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St. Lucia
unashamedly pop
by: Dean Van Nguyen - April 27, 2012

 



Jean-Philip Grobler rejects the idea that he is a synth-pop artist, citing his equal use of electronic and non-electronic instrumentation to support the claim. There are prominent piano chords, wandering guitar riffs and the odd sax solo littered throughout his sound, but with programmed beats providing the heartbeat and earthly synths bringing the soul, the South African – who releases music under the moniker St Lucia – does create instrumentals of great electronic beauty. The comparisons to Temper Trap and Empire of the Sun are appropriate, but to my ear, Peter Gabriel is the most fitting comparison. A wonderful thing, I’m sure you’ll agree.

When did you first start making music and how did you end up gravitating towards your synth pop style?

I started making music when I was about 11 or 12 years old and went through a whole bunch of different genres before I got to what I'm doing now. When I first started [making music], I was really into Boyz II Men, Michael Jackson, Sting and Phil Collins. I was making these pop songs, I suppose in a sense similar to what I'm doing now, and at all times I had about three albums planned out that never came to fruition because, well, I was at school. I then went through about 10 years of being really into rock and alternative music and wanting to make really big and bombastic, but still considered and somewhat cerebral, rock songs. I then got bored with that and, I suppose, rediscovered my roots which was in the eighties and making pop songs and my style and way of doing things changed a bit. I also find it somewhat funny that people call what I'm doing synth pop because, if you listen to what's in there there's probably an equal amount of electronic and non-electronic instruments. So, I like to think of what I do as a sort of amalgamation of various things, and not strictly synth pop.

The bio on your BandPage profile cites Temper Trap and Empire of the Sun as touchstones of your sound. Those guys are actually quite contemporary. Were there artists you particularly admired that influenced your sound? I ask because I think I can hear quite a bit of Peter Gabriel in there. Am I right?

There is definitely a Peter Gabriel influence, but I wouldn't say there's one artist that influenced me above all others. I really admire or gravitate towards artists that have a very strong artistic vision, and that aren't afraid of being pop, or don't see pop as some kind of sub or lesser musical genre. I think there's a very interesting middle-ground between being poppy and being ‘experimental’, and that's the ground that I think people like Kate Bush, Peter Gabriel, Fleetwood Mac, Prince and artists like that occupy.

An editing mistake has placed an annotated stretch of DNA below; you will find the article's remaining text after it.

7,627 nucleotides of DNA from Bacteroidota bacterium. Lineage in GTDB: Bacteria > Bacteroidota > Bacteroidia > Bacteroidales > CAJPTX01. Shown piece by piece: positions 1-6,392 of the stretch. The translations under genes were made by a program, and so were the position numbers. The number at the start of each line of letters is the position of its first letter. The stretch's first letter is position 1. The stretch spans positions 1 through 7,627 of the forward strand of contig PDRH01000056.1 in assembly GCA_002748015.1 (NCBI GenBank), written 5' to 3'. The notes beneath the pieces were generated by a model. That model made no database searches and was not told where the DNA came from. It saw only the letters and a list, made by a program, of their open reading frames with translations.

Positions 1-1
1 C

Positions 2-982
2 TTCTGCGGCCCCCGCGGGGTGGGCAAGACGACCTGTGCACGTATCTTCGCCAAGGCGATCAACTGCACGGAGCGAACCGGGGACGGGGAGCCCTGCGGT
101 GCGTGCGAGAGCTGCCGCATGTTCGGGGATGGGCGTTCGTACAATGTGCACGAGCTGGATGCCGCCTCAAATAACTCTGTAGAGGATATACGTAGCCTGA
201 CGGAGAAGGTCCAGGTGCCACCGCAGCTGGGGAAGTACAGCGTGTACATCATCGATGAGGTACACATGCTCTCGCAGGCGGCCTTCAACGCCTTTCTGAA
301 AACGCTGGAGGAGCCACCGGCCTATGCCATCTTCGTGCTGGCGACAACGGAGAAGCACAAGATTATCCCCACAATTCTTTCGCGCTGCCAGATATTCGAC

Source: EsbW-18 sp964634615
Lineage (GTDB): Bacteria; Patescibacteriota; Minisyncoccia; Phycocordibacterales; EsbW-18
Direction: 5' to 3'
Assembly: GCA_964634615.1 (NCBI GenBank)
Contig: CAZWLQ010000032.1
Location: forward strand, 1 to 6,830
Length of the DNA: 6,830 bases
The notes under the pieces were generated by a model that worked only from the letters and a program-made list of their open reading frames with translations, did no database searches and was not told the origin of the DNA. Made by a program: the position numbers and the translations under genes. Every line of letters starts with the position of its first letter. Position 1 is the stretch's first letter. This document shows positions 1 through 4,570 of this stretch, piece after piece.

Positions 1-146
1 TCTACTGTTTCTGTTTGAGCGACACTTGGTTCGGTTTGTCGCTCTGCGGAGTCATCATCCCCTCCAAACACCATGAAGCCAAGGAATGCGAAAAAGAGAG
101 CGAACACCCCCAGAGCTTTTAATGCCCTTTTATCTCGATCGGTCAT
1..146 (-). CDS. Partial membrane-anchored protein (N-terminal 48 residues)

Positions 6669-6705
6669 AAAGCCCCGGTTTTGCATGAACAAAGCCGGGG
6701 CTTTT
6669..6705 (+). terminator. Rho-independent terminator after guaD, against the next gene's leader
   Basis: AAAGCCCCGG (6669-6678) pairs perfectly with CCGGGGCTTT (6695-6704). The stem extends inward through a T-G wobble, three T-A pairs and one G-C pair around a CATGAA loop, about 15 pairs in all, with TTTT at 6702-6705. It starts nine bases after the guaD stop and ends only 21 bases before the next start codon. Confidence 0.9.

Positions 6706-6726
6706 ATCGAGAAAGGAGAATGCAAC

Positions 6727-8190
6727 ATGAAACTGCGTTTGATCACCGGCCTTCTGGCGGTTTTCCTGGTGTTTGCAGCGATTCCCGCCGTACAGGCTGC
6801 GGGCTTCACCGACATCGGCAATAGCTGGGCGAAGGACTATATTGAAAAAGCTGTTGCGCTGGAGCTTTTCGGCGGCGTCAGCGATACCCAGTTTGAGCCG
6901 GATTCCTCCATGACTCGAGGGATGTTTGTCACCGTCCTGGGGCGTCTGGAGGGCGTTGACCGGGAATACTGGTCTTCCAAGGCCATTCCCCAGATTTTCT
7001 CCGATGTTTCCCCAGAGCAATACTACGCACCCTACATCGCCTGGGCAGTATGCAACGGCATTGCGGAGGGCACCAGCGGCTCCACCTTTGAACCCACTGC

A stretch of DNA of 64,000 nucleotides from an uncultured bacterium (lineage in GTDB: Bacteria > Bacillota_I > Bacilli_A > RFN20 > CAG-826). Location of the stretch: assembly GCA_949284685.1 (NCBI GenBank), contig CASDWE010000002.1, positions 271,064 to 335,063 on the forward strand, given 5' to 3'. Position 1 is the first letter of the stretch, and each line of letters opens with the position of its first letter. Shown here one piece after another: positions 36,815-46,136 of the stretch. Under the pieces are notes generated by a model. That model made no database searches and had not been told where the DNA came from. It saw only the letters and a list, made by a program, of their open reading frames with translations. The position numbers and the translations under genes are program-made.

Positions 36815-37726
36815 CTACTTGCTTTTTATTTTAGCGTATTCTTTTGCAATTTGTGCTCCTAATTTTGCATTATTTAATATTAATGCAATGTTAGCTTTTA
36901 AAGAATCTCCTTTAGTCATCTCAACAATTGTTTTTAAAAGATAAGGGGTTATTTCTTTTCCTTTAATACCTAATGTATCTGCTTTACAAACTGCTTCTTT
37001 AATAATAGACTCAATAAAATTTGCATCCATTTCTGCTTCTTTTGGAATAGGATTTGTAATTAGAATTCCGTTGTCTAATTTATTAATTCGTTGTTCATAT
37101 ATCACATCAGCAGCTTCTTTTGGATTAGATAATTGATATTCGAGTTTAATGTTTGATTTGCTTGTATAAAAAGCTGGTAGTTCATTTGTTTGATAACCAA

Tell me about your EP the recording, its themes, what you intended it to achieve?

The EP took about two years to make. That seems like a long time, and it is, but I was experimenting with a lot of different sounds and ideas and, like I said earlier, more or less changing my entire approach to making music. I pretty much recorded the whole thing myself, apart from drums and a few bits and pieces here and there. There's probably about 40 or even 50 songs that came out of that process, and I would just sort of develop every song in parallel, and then as it neared completion it just seemed like these six songs are the ones that fit together best.

In terms of its themes, I only realized after finishing the EP that there’s a very strong theme of losing something, or the fear of losing something, but then also of gaining something in the end. I think that that correlates a lot with what I was going through in my life at the time. Pretty much all of my lyrics are written ‘train of thought style’, and so it's very interesting to me when you do something completely unconsciously but then very specific themes emerge.
All I can hope really for what the EP achieves is that it gives people a similar feeling that I get when I listen to my favorite music, or the music that inspired the EP.

I liked the EP's desert island cover. What is your own all time desert island album?

The album that's stuck with me the longest is Radiohead's OK Computer, but I'm not sure if that's the best music to have on an island. For an island, I'd probably choose Fleetwood Mac's Greatest Hits.

Your music often has flourishes that aren't common in synth-pop. I'm thinking about the sax solo in 'All Eyes on You'. What is your process when it comes to outlining your arrangements?

Again, it's a very subconscious process. I pretty much develop everything at the same time, the ‘song’ part, the arrangement, the lyrics, the production and sounds. I'll often start by building a rhythm section and a general groove and then just starting adding layer upon layer on top of that. A lot of the songs on the EP went through more than one version before I got to the final version. I think I have about five different versions of ‘We Got it Wrong’. I like to just keep trying things until it feels right to me, and sometimes that has to do with seeing which version of the song works best in the context of the whole, so it might only come together very close to the end of the process. Also, I'm a sucker for Saxophone solos.



 
 
" I really admire or gravitate towards artists that have a very strong artistic vision, and that aren't afraid of being pop, or don't see pop as some kind of sub or lesser musical genre. "





St. Lucia
"Self Titled EP"




what it is

Beautifully lush electro-pop gems. For those who like Temper Trap, Empire of the Sun and Peter Gabriel



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